Night Fishing - True or False?
FlyFishMagazine.com Tail water Editor, Jeff Paisley takes a look at stalking large trout in the dark of the night.
The question for avid fly fishermen is can trout be taken at night on a fly. Well, some can but itís not for the faint at heart. The fish are bigger and the bite is harder but the conditions are more dangerous than any daytime fishing could ever be. The first time I tried it; a friend (Zugbug) and I worked a few slow pools on the Little Red River in Arkansas. To say the least we didnít have a clue. The rocks were slick, the fog thick, and the temperature was cold. After a few bite less hours we called it a night.
Over the next few months Zug and I rehashed the night of no success, trying to determine exactly what went wrong. Finally, we decided it wasnít the techniques but the experience of doing it and the feeling of being uncomfortable on the water. So we scheduled another trip to the Norfork River in Arkansas. After a long day of fishing, we decided to stop fishing and eat, so we jumped in the truck and drove to town.
About ten oíclock we decided to head back to the river. We gathered all our favored fishing equipment and started our trek for the water. We tried a number of lights to determine the best for fishing. Soon it became apparent that lights wouldnít be used for anything but navigation and tying flies on. We tried nymphing with no luck so I tied on a streamer and the river came alive. Bite after bite, fish after fish for the next four and a half hours. I would make long casts and use short but emphatic jerks on the retrieve. 17 casts in a row produced fish, with the biggest being landed right after the horn blew on the dam. I had fly fished for the last 20 years and had some great days on some fantastic rivers, but I had never been so satisfied from a fishing experience as on that night.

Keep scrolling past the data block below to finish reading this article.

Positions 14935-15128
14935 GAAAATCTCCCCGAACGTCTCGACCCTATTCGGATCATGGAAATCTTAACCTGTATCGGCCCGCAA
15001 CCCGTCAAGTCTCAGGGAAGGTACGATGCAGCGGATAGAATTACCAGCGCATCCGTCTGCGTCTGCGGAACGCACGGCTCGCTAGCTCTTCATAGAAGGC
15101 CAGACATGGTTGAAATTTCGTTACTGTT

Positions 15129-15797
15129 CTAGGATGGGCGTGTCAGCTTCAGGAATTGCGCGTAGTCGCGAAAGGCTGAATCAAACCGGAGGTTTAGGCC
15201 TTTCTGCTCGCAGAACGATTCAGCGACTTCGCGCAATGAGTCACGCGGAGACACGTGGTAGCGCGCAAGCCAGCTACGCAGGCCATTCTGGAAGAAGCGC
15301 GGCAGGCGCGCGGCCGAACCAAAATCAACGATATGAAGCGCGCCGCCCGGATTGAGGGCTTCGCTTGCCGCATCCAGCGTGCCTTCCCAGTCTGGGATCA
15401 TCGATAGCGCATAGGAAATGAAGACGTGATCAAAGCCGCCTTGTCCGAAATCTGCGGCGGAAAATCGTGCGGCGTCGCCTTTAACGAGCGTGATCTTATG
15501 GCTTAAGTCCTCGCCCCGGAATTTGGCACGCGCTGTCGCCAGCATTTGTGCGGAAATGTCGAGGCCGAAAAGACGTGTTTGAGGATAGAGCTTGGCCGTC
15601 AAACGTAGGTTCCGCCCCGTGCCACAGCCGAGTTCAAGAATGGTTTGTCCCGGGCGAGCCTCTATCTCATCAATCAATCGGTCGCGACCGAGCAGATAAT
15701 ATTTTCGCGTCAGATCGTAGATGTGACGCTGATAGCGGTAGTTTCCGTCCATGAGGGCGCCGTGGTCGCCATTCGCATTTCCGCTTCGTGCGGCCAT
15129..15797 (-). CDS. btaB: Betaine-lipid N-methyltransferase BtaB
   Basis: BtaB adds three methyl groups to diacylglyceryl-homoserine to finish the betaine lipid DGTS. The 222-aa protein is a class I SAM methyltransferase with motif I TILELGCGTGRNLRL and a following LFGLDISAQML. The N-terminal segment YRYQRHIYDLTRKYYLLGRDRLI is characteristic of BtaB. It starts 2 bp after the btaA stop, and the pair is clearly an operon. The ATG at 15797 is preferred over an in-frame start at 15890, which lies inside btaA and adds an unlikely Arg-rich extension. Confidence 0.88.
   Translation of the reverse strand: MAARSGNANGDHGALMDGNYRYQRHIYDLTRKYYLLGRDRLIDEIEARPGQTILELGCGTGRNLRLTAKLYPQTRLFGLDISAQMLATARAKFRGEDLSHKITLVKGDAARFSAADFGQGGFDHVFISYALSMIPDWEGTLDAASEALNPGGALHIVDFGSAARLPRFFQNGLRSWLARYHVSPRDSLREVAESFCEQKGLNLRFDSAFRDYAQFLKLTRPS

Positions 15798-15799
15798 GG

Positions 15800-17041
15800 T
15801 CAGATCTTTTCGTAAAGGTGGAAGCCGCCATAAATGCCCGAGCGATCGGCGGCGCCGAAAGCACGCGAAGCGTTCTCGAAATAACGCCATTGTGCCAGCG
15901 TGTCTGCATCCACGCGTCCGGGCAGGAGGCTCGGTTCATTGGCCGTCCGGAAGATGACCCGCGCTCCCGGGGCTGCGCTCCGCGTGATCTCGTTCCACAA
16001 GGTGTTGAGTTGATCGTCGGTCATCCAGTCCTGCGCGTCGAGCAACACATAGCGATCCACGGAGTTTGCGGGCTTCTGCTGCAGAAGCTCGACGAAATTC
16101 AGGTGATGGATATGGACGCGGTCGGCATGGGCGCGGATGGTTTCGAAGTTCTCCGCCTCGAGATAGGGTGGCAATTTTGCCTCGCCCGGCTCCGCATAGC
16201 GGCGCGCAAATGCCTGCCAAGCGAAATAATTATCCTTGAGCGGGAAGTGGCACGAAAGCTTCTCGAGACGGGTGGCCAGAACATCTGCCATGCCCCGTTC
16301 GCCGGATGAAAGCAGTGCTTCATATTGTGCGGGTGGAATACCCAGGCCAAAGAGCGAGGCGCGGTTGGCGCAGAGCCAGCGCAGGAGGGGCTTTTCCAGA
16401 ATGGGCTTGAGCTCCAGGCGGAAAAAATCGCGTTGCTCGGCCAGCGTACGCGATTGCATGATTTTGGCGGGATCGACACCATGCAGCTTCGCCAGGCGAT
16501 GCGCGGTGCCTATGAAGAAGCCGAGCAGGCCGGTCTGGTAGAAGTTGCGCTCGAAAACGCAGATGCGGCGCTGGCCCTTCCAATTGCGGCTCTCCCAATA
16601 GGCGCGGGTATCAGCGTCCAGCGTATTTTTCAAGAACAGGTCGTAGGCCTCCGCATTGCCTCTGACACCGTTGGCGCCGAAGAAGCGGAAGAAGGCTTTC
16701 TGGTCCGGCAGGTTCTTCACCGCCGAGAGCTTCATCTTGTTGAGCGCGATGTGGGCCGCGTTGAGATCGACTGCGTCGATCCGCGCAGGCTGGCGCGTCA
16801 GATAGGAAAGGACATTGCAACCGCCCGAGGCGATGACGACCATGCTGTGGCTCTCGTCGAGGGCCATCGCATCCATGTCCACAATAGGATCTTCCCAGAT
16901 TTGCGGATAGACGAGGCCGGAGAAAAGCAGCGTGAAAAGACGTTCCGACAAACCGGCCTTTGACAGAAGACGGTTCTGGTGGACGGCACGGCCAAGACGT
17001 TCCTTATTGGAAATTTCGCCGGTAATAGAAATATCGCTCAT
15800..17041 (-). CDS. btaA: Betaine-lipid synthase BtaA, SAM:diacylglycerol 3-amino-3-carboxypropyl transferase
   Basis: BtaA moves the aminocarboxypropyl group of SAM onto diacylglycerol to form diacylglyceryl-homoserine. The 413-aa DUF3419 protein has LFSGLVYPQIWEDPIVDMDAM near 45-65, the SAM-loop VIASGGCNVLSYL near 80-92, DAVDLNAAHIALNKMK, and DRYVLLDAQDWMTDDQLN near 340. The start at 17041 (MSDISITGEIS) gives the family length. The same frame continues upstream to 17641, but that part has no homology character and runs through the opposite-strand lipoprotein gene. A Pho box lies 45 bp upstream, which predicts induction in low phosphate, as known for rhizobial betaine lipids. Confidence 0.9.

The bottom line to night fishing is that itís TRUE. Fishing is very productive but very dangerous. Patience is a virtue and a fisherman must be mentally prepared for the experience. The fish are much more aggressive and they are much bigger as well. The only certain thing in night fishing is the uncertainty of every facet of fishing and wading. But if you can overcome the unbearable feelings of knowing nothing about what you are about to embark on it can be the most productive and satisfying fishing experience of your life.
Editorís note: Be sure to check your regulations before attempting to trout fish after sunset. Paisley and Zugbug did their fishing in Arkansas where it is legal. However, the Southeast has a limited number of fisheries where night fishing is allowed. Also we canít say enough about safety. Anglers are encouraged to wear floatation devices and night fishing should only take place on familiar waters. Fishing at night is dangerous and you should do so at your own risk.